Physiological Aspects of Aging: Implications for the Treatment of Cancer
Clinical Trials as Topic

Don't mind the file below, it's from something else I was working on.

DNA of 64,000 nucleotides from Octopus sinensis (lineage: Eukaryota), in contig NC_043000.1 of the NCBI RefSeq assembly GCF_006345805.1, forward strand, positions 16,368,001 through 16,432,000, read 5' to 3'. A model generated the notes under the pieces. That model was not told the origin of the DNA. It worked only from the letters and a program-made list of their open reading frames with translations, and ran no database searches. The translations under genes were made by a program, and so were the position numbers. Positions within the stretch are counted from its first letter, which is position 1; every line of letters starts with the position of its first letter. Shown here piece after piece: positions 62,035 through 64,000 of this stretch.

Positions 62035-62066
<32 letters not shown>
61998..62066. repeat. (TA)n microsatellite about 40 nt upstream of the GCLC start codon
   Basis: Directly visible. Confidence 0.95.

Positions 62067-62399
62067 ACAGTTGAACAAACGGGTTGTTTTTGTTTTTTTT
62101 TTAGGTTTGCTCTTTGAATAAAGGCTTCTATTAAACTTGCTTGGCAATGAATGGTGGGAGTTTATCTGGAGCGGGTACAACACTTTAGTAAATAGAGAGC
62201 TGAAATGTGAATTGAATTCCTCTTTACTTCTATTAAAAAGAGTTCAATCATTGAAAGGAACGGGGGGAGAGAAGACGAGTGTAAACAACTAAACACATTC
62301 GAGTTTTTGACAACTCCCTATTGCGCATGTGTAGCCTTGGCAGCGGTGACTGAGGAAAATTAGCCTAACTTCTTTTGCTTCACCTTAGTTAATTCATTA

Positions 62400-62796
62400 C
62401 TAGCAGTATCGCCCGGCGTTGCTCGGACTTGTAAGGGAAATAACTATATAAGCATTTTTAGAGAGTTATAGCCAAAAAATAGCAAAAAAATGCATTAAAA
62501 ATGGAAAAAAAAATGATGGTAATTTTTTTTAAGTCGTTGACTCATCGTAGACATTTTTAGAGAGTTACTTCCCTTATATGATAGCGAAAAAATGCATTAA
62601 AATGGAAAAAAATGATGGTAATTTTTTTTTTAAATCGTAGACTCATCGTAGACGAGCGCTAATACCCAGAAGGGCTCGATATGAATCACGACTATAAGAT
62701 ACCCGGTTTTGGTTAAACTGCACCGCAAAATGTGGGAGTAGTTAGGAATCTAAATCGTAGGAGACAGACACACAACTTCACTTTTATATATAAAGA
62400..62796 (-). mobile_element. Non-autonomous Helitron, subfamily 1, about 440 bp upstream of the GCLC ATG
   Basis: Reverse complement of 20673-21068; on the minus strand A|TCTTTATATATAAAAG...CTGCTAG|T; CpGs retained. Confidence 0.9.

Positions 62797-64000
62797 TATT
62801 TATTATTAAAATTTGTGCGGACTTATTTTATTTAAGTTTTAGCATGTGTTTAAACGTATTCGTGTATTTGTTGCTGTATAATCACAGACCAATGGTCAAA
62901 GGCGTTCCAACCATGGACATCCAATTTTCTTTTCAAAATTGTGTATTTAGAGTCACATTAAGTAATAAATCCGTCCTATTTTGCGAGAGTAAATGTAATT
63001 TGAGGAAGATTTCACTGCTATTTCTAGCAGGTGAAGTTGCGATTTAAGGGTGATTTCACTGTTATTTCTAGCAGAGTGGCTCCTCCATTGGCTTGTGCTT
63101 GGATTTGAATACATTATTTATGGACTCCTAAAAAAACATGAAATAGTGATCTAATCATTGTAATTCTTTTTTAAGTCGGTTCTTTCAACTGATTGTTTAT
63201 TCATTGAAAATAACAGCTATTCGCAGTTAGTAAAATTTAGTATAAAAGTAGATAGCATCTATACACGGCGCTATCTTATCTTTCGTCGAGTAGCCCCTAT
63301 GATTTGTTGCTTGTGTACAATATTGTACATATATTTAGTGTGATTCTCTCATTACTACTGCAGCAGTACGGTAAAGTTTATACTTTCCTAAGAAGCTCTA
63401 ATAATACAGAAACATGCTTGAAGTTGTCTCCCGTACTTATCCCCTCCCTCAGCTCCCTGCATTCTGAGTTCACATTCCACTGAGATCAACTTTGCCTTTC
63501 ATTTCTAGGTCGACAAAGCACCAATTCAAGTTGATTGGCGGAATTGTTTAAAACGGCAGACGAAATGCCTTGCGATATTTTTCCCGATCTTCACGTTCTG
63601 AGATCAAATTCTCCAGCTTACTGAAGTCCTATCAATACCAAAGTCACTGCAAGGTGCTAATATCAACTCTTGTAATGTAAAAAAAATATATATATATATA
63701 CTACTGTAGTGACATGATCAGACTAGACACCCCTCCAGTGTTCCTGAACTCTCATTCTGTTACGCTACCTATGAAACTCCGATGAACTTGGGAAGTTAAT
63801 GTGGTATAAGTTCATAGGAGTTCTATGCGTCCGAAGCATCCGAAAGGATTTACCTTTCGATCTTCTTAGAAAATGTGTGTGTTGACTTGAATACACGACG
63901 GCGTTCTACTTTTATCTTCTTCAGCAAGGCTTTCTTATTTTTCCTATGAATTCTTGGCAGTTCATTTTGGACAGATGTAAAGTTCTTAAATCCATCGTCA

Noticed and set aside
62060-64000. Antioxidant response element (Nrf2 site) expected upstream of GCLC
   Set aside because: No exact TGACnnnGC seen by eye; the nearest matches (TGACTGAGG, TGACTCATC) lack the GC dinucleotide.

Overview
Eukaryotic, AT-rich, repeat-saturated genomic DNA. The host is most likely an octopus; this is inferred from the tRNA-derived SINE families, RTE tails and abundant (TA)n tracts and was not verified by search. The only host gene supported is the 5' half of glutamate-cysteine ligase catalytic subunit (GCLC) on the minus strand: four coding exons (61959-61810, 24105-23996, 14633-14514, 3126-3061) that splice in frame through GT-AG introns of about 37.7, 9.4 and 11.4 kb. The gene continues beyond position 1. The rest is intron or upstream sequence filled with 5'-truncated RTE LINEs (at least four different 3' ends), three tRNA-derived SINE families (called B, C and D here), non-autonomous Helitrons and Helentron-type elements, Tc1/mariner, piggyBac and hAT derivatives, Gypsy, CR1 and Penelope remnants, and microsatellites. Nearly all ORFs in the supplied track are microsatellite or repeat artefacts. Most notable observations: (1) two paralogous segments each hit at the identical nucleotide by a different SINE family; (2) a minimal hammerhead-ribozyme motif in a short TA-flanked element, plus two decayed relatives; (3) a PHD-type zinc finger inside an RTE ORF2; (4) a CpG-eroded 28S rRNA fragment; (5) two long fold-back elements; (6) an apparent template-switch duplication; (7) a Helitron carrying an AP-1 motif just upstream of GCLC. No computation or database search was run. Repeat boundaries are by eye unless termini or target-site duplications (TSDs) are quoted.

The aging of the population has focused attention on the special needs of elderly patients. The increasing number of elderly people in the world's population has led to a parallel increase in the number of older cancer patients. Bias against older patients for screening and treatment of cancer exists, whereby effective therapies are withheld in the mistaken belief that these patients cannot tolerate them. Physiological changes which occur with aging include decreased cardiovascular performance, decreased haematopoietic tissue, a respiratory system which has been affected by life-long exposure to infection and toxins, decreasing renal function and a compromised nervous system. These changes have implications for drug toxicity such as possible increased sensitivity to cardiotoxins and increased haematological toxicity from myelosuppressive therapy. With the physiological decline in renal function with age, drug dosages must be carefully evaluated to avoid chemotherapy toxicity and its sequelae. Older patients may have increased sensitivity to oral toxicity, in particular, mucositis. There are also issues regarding tolerance of the older patient to radiation therapy. The haematopoietic growth factors and new antiemetics now available will allow chemotherapy to be administered with greater safety while maintaining quality of life. Overall, the healthy elderly are appropriate candidates for standard and experimental antineoplastic therapy. Careful assessment of end-organ function needs to be performed before a decision regarding the proper treatment regimen can be made. Clinical trials have rarely included the elderly, making data scarce. More research is needed in this age group.